Logistics is a central concern for military strategists, but the study of logistics in the past entails far more than merely military aspects. The study of resources and their production, distribution and consumption in pre-modern societies, of road-networks and communications, and of transportation, is an essential precondition, so that the study of logistics is also the study of pre-industrial social, economic and spatial organisation. This volume presents a series of papers dealing with the methodological, technical and historical issues associated with the study of logistics in all its aspects, and in particular demonstrates the value of modern computer-modelling and of integrating archaeological, historical and environmental research techniques and agendas into a common project.
About the Author
John Haldon is Professor of Byzantine History in the Department of History, Princeton University. He studied at Birmingham, Athens and Munich, and has written numerous books and articles on many aspects of late Roman and Byzantine social and institutional history and on the comparative history of pre-modern states.
Table of Contents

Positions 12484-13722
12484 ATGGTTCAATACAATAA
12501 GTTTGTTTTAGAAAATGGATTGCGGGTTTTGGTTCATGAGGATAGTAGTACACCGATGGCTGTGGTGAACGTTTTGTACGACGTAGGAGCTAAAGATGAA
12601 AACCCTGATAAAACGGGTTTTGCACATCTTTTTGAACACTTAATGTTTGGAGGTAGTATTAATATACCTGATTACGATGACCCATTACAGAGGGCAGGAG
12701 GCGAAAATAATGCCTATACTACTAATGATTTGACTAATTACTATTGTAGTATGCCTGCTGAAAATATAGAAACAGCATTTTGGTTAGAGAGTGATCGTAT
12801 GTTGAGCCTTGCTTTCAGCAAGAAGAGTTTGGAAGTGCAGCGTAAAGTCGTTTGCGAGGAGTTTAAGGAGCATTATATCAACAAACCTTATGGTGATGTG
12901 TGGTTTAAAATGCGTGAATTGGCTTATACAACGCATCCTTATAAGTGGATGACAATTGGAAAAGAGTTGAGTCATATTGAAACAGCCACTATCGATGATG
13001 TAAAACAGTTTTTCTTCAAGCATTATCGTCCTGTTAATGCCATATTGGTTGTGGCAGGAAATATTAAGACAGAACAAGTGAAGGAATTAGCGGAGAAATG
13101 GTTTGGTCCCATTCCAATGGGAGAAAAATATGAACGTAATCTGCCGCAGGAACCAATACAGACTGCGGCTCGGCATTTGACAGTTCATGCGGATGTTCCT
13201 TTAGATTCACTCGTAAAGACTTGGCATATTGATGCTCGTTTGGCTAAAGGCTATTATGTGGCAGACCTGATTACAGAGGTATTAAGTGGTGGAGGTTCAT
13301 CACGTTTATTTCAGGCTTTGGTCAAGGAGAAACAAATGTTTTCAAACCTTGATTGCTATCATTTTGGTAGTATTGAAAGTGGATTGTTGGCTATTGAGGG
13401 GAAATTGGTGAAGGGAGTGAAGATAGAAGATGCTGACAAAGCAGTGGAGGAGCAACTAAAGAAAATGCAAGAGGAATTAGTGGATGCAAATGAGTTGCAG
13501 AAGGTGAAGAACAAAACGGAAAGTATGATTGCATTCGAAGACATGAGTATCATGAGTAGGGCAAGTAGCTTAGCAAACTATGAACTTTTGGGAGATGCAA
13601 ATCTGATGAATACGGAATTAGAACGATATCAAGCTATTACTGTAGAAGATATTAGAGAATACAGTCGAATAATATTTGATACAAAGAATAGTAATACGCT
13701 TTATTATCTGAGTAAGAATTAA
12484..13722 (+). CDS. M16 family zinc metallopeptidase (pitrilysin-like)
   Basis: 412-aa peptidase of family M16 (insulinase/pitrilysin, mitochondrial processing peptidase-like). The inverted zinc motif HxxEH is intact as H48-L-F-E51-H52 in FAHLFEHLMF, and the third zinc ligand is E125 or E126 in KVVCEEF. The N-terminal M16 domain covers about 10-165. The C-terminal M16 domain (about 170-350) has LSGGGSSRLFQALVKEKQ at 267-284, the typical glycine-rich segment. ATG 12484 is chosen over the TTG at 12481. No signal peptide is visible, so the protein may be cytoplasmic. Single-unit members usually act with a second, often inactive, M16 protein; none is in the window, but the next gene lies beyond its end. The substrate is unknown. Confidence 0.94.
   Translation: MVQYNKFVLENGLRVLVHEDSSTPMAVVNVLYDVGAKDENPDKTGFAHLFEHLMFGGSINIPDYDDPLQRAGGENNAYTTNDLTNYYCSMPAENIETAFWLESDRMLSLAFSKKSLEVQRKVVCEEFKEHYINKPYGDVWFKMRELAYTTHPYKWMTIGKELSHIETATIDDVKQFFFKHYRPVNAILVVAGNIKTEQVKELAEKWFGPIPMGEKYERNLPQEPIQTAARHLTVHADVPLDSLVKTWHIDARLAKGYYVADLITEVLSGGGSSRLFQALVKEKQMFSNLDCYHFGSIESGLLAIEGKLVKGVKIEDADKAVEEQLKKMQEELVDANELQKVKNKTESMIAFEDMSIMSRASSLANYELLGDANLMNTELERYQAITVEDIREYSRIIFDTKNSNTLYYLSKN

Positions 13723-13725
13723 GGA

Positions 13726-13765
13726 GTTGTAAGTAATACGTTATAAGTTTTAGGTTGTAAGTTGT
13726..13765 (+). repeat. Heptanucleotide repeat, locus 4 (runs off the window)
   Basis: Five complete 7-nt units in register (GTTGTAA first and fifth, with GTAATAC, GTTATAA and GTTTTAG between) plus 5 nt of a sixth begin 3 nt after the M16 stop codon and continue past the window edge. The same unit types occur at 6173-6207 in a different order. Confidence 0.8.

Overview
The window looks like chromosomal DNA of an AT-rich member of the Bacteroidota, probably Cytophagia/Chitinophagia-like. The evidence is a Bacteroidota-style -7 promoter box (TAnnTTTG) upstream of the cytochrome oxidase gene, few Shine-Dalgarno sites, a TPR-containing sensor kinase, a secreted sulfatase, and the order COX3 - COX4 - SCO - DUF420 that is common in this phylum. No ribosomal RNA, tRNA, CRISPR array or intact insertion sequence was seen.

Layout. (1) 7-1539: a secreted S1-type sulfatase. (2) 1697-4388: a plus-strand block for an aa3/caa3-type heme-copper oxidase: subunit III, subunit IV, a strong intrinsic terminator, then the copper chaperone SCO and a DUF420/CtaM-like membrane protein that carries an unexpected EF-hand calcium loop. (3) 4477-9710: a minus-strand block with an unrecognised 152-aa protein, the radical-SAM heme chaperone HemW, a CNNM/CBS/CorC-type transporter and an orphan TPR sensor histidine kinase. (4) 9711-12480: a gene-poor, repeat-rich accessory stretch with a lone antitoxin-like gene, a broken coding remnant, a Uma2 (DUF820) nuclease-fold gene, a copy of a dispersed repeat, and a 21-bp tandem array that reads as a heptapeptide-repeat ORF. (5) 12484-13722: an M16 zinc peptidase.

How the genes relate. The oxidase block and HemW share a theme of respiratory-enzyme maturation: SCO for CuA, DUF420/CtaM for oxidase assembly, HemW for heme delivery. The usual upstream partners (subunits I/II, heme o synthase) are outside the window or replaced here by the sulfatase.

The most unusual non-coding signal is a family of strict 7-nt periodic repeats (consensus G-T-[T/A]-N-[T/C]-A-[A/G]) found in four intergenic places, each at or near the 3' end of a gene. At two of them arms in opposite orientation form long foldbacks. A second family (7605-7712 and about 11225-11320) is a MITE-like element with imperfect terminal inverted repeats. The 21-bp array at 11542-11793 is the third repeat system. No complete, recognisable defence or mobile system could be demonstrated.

Note from the PublisherForewordList of ContributorsIntroduction. Why model logistical systems?, John Haldon1. Who’s in command here? The digital basis of historical, military logistic, Vincent Gaffney2. Network analysis and logistics: applied topology, Malcolm Wagstaff3. The Tiber Valley project: archaeology, comparative survey and history, Helen Patterson4. Palaeoecology and landscape reconstruction in the eastern Mediterranean: theory and practice, Warren Eastwood5. Land use and settlement: theoretical approaches, Johannes Koder6. Predicting communication routes, Gino Bellavia7. Modelling agricultural production. A methodology for predicting land use and populations, Helen Goodchild8. Filling the gap: supporting landscape investigation, Steve Wilkes9. Superiority of numbers: methodologies for modelling the behaviour of armies, Helen Gaffney10. Modelling logistics: integrative technologies, Ron YorstonConclusion, John HaldonIndex